The ever-popular earbuds used with many iPods and other MP3 players may be more stylish than the bigger and bulkier earmuff-type headphones, but they may also be more damaging to one’s hearing, according to a Northwestern professor.
“No one really knows for sure” the levels at which iPod users listen to music, but “what we do know is that young people like their music loud and seldom worry about any decline in hearing ability,” Dean Garstecki, chairman of Northwestern’s communication sciences and disorders department, told Reuters.
We don’t know, but we know it’s bad.
If only we had some metaphor by which we could grasp the danger so we could better clamor for government regulation, such as warning labels or a mandatory cap on the volume these things could produce.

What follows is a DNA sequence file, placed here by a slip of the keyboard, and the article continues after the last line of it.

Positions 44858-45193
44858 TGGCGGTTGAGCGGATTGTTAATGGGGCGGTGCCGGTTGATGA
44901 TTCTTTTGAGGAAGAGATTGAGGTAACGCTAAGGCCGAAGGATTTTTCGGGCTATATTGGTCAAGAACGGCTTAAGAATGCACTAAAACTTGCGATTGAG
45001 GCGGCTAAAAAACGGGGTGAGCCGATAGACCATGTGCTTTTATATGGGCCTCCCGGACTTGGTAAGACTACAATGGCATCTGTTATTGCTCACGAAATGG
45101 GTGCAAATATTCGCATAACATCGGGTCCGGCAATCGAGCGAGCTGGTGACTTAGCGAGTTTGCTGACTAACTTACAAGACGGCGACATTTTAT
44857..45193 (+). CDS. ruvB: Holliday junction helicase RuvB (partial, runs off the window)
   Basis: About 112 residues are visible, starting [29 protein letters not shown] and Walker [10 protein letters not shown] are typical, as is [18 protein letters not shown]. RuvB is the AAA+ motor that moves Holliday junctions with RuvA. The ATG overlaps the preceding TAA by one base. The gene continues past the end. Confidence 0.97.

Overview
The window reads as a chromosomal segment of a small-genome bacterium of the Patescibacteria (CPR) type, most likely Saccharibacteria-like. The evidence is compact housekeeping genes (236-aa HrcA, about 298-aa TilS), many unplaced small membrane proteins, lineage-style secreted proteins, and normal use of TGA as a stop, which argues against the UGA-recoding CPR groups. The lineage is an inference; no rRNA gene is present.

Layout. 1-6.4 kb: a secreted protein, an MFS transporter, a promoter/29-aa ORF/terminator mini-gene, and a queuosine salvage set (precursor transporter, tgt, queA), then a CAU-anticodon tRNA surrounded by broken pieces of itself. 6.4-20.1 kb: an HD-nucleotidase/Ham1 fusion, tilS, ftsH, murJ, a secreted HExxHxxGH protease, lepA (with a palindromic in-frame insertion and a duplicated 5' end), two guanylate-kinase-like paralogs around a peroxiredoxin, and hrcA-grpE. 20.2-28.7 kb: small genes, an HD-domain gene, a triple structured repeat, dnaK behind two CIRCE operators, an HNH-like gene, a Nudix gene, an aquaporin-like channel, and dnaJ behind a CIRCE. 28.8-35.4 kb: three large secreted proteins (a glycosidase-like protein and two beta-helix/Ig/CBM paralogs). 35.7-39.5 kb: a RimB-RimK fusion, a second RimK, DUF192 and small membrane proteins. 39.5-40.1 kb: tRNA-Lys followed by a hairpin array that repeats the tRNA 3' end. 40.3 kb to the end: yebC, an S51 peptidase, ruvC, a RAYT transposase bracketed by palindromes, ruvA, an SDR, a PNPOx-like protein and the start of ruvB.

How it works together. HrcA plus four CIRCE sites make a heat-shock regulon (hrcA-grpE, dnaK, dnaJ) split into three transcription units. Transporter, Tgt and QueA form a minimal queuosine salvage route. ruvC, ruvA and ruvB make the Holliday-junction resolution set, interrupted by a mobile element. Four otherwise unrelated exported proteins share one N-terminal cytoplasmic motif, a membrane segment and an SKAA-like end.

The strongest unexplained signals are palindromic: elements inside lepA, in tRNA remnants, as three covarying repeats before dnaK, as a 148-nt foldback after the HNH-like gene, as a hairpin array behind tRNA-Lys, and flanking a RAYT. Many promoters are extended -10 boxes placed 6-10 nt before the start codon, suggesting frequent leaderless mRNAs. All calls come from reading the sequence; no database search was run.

The earbuds commonly used by iPod listeners are placed directly into the ear and can boost the audio signal by as many as nine decibels — comparable to the difference in sound intensity between an alarm clock and a lawn mower, Garstecki said.
Reuters and the researcher are partying like it’s 1979, though, because we’ve heard this particular chorus since the introduction of the Walkman, which replaced the practice of carrying a portable tape deck with the speaker pressed against one’s ear.
Or we would have heard the particular chorus, if we weren’t deaf. Instead, we’ve had to read it on the Internet.